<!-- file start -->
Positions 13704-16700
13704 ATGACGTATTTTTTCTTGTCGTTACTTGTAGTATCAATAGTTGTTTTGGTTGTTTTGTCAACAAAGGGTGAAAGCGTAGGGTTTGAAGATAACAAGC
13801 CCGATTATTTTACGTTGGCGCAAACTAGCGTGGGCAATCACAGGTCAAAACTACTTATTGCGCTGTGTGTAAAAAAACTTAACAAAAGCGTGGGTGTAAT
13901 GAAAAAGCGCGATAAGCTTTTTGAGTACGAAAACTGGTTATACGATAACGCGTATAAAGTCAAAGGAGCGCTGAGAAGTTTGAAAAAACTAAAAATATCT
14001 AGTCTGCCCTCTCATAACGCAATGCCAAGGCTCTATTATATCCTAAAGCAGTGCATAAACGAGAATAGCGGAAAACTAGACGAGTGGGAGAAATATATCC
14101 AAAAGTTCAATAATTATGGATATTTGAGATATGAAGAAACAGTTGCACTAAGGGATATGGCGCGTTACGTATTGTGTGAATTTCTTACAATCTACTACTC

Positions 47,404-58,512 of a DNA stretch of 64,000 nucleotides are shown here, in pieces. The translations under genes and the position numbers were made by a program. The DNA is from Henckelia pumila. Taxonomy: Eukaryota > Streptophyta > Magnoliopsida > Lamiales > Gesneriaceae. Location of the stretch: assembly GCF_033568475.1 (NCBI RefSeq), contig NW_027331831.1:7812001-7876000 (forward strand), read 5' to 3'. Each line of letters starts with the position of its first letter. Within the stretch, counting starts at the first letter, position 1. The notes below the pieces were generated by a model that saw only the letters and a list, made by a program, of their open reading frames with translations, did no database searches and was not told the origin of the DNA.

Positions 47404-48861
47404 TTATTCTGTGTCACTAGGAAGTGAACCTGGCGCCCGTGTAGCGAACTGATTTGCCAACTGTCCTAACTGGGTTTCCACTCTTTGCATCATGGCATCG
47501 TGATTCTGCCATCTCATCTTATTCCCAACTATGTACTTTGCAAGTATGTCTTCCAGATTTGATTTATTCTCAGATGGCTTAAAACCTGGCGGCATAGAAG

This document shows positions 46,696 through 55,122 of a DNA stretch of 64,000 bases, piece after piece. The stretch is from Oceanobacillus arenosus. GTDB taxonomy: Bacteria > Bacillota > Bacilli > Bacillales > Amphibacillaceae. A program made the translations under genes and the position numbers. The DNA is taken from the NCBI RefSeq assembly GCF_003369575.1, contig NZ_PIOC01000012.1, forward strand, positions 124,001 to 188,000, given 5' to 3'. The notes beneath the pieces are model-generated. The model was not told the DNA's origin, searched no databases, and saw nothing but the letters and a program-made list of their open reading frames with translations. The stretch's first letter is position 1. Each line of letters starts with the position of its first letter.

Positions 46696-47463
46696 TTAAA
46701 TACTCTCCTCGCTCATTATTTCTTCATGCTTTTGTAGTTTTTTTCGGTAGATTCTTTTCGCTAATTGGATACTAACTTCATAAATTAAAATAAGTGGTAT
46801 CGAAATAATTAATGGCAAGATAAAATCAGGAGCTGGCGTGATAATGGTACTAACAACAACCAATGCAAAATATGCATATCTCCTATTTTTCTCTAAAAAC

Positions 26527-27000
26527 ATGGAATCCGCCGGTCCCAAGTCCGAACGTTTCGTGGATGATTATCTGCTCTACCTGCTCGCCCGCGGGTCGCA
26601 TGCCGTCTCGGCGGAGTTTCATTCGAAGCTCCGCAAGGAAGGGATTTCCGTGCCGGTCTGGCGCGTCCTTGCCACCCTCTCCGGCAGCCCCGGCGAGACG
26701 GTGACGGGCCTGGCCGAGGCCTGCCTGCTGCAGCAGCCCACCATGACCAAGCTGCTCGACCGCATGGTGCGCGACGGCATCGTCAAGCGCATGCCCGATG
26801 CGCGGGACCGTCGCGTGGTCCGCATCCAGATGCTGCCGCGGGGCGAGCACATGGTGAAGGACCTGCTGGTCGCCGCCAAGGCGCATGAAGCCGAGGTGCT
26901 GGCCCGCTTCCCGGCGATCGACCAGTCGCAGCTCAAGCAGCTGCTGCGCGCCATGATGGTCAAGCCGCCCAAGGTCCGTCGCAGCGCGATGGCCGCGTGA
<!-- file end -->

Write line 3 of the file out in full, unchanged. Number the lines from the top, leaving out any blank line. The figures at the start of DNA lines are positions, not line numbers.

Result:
13801 CCGATTATTTTACGTTGGCGCAAACTAGCGTGGGCAATCACAGGTCAAAACTACTTATTGCGCTGTGTGTAAAAAAACTTAACAAAAGCGTGGGTGTAAT